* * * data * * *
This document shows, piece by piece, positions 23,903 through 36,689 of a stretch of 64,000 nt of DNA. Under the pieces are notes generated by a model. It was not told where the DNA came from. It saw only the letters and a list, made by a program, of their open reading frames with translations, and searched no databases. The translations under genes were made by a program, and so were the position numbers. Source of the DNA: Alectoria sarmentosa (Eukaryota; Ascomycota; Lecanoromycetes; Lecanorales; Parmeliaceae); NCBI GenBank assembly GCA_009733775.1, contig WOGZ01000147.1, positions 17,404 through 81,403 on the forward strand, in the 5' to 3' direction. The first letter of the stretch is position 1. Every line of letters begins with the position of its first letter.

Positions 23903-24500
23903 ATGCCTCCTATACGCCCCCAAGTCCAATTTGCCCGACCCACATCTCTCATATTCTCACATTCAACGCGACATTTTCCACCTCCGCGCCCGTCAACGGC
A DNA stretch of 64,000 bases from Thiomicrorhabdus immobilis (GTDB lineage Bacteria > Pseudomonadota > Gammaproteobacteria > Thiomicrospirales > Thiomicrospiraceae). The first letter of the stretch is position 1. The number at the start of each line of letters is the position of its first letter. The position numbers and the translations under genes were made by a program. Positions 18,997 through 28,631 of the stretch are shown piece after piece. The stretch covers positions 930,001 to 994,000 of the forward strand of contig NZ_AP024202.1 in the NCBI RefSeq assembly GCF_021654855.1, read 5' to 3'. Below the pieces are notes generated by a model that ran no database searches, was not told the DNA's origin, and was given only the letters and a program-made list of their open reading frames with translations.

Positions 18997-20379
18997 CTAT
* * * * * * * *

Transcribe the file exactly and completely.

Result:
This document shows, piece by piece, positions 23,903 through 36,689 of a stretch of 64,000 nt of DNA. Under the pieces are notes generated by a model. It was not told where the DNA came from. It saw only the letters and a list, made by a program, of their open reading frames with translations, and searched no databases. The translations under genes were made by a program, and so were the position numbers. Source of the DNA: Alectoria sarmentosa (Eukaryota; Ascomycota; Lecanoromycetes; Lecanorales; Parmeliaceae); NCBI GenBank assembly GCA_009733775.1, contig WOGZ01000147.1, positions 17,404 through 81,403 on the forward strand, in the 5' to 3' direction. The first letter of the stretch is position 1. Every line of letters begins with the position of its first letter.

Positions 23903-24500
23903 ATGCCTCCTATACGCCCCCAAGTCCAATTTGCCCGACCCACATCTCTCATATTCTCACATTCAACGCGACATTTTCCACCTCCGCGCCCGTCAACGGC
A DNA stretch of 64,000 bases from Thiomicrorhabdus immobilis (GTDB lineage Bacteria > Pseudomonadota > Gammaproteobacteria > Thiomicrospirales > Thiomicrospiraceae). The first letter of the stretch is position 1. The number at the start of each line of letters is the position of its first letter. The position numbers and the translations under genes were made by a program. Positions 18,997 through 28,631 of the stretch are shown piece after piece. The stretch covers positions 930,001 to 994,000 of the forward strand of contig NZ_AP024202.1 in the NCBI RefSeq assembly GCF_021654855.1, read 5' to 3'. Below the pieces are notes generated by a model that ran no database searches, was not told the DNA's origin, and was given only the letters and a program-made list of their open reading frames with translations.

Positions 18997-20379
18997 CTAT